May I borrow a cup of sugar, Monsieur?
My first international trip was to Paris, at 27. My generous Norwegian boyfriend sent me there for one month so he could remodel his kitchen in peace. He had no idea what he was setting in motion: Since that first taste of long distance travel, I’ve almost lost count of all the places I’ve been. Though it took guts to accept the offer, Paris is where I sprouted my wander-lusty wings and discovered my talent and confidence in singing and entertaining foreign audiences. In Paris, the development of my many characters (for example Star-Baby of Paris, the fame driven country and western singer) originated. Paris is also where this non-traditional Seattle,jazz singing native spent the most time outside the USA. One month turned into four years, with several transcontinental flights to make sure my boyfriend was still waiting patiently. Four years is a long time to spend anywhere, especially when you’re young and clueless. Even though I was mature in many ways, I was still pretty innocent: trusting freely, making friends with total strangers, and going with the crazy flow and emotional upheaval that comes with gullibility. I felt comfortable trusting everyone in Paris at first, because I had to. Trusting hotel managers not to break into my room and ravage me, trusting what other people said to me in French as kind and encouraging, trusting that the child I heard crying in the apartment a few doors down wasn’t being beaten by her frustrated, cruel father. I remember waking up early one Sunday morning to the sound of a child’s cries. “No, papa…no, papa.” And then, screams and the deep sobbing of a child in desperation. I heard the slow, continuous blunt thuds that went on too long. I wasn’t sure what to do, but it didn’t sound good. I called my Swedish friend Gunila, who was like the older, wiser sister I never had but really needed. She worked in Paris as an ex-ray technician and practiced Reiki. She loved collecting eccentric foreign visitors like me, and was crazy bout her African boyfriends. She cultivated them, and married them all, which was encouraged and legal with certain African tribes. Ah Parreeee! Gunila lived about a mile away from my apartment. I phoned her uncharacteristically early that Sunday morning, telling her I thought the child down the courtyard from my door was being beaten. In an almost hushed tone, she explained that in France, they don’t take notice of child abuse. It’s private and belongs to the family. To intrude would be considered very rude. Uncomfortable listening to the cries, Gunila encouraged me, if I was so concerned, to go knock on their door and ask to borrow a cup of sugar or something. “At seven in the morning? How do you even say that? Pardon Monsieur, puisse empruntez une tasse de sucre, s’il vous plait?” I couldn’t bring myself to that level of obtuse courage. I imagined him saying, “Sure, let me just stop beating my child for a minute, and see where I’ve put the sugar.” After involuntarily eavesdropping, for endless moments, on this child’s terror, it eerily stopped. I felt a chill. Going back to sleep was out of the question, even though I’d had an extremely late night singing at the Hollywood Savoy, in Les Halles—a popular American-styled cabaret in Paris at the time. I felt sick in my heart and mind. Not knowing exactly what to do, but knowing in my gut, not doing something was wrong. I dressed quickly and went out. I walked and walked, and finally found myself at the River Seine, a calming place to really “be” in Paris. I stopped at a café and bought an espresso, and a basket of croissant. Later, I found out that if you eat one, it’s inexpensive. But if you mindlessly eat the whole basket that is placed in front of you, it’s not only expensive, but strange. I was so unsettled, and I didn’t really know the correct behavior—even about this little part of the culture. As the thought of that child’s distress flooded into my mind once again, I wondered "Do I just swallow this foreign tradition I perceive as injustice, like I did those croissants and their cost?"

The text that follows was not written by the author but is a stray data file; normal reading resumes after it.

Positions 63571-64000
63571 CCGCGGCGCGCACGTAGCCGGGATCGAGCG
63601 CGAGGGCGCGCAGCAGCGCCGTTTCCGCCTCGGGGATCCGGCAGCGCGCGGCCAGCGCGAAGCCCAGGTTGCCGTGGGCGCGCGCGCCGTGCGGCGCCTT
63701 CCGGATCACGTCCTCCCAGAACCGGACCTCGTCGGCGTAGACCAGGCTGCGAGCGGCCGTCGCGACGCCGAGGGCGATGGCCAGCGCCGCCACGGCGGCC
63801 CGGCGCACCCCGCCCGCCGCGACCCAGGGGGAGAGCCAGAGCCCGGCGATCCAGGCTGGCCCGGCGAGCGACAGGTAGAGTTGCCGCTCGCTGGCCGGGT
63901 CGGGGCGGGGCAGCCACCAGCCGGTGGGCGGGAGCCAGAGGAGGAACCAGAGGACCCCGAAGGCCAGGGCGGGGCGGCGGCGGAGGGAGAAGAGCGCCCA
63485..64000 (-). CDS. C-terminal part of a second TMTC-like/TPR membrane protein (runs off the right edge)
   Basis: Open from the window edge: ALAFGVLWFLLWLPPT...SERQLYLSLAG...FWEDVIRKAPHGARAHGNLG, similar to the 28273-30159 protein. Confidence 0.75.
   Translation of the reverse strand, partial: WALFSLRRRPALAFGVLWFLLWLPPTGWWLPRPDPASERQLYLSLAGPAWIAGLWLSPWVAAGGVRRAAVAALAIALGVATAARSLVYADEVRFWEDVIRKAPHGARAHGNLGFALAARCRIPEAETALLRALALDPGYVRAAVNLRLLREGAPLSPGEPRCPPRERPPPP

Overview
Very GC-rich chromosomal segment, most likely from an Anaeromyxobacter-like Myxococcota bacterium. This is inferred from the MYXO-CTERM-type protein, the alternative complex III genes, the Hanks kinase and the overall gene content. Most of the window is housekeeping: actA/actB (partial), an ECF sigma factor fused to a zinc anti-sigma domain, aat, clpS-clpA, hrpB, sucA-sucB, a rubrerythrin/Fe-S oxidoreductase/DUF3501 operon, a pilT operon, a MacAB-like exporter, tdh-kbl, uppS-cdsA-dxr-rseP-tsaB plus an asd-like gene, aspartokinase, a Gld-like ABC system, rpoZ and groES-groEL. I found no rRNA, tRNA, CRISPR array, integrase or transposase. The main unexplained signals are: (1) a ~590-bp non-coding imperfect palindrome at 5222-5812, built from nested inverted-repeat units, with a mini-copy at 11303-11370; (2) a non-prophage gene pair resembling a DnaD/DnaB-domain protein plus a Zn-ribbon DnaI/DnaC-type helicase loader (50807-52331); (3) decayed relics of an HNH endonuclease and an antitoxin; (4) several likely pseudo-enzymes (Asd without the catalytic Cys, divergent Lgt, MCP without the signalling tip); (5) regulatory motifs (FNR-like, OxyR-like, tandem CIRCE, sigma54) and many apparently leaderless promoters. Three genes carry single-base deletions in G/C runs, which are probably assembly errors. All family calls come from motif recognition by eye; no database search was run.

The sun, especially bright, at the beginning of spring, contrasted with my dark mood combined with a hangover from the early morning’s frightening wakeup call, not to mention too much champagne sipping throughout the night while singing and flirting with strangers. Returning to my home, I happened to run into the father and his young daughter coming out of the courtyard. His austere look scared me. The girl seemed about nine, holding onto her daddy’s neck, for a joyless piggyback ride. Her eyes looked tired, red, and cried out. Our eyes met. Her face was empty, expressionless. His face, harsh and pale, cold, hard like a craggy-edged cliff, yet she clung to him. I felt an unspoken knowing in her eyes: She knew, I knew. I was embarrassed that I hadn’t gone to their door and altered in some way what was happening. I could always use some sugar. What was wrong with me, that I had so little courage? Was it my fear because of being a foreigner, not feeling the right to intrude? Was I fearful of his wrath—that he might beat me? I vowed in silence never again to miss an opportunity to stand up for a child being abused. Since then, in all my travels--Istanbul, Bali, India, Mauritius, Hong Kong—whenever, wherever I feel called to the situation, I have kept my vow not to be concerned with what anyone thinks. It’s less stressful in the long run. As an adult, who’s made it through a difficult childhood, I know how hard it can be for kids. Once in a while an adult made a real difference in my life. Part of me gained strength from this, and guides me to know this is what I am supposed to do--be a vigilant guardian for the vulnerable ones. Taking the risks to be an entertainer, to go to Paris, to have a career set in numerous cultures are part of what taught me to be willing to take that awkward chance that, at times, can change the energy of the moment to something better. Even in Paris, the most beautiful city in the world, I discovered there can be a call to step in and “borrow a cup of sugar.” Who knows? I might sweeten someone’s day. “Puisse, empruntez un tasse du sucre? “Merci.”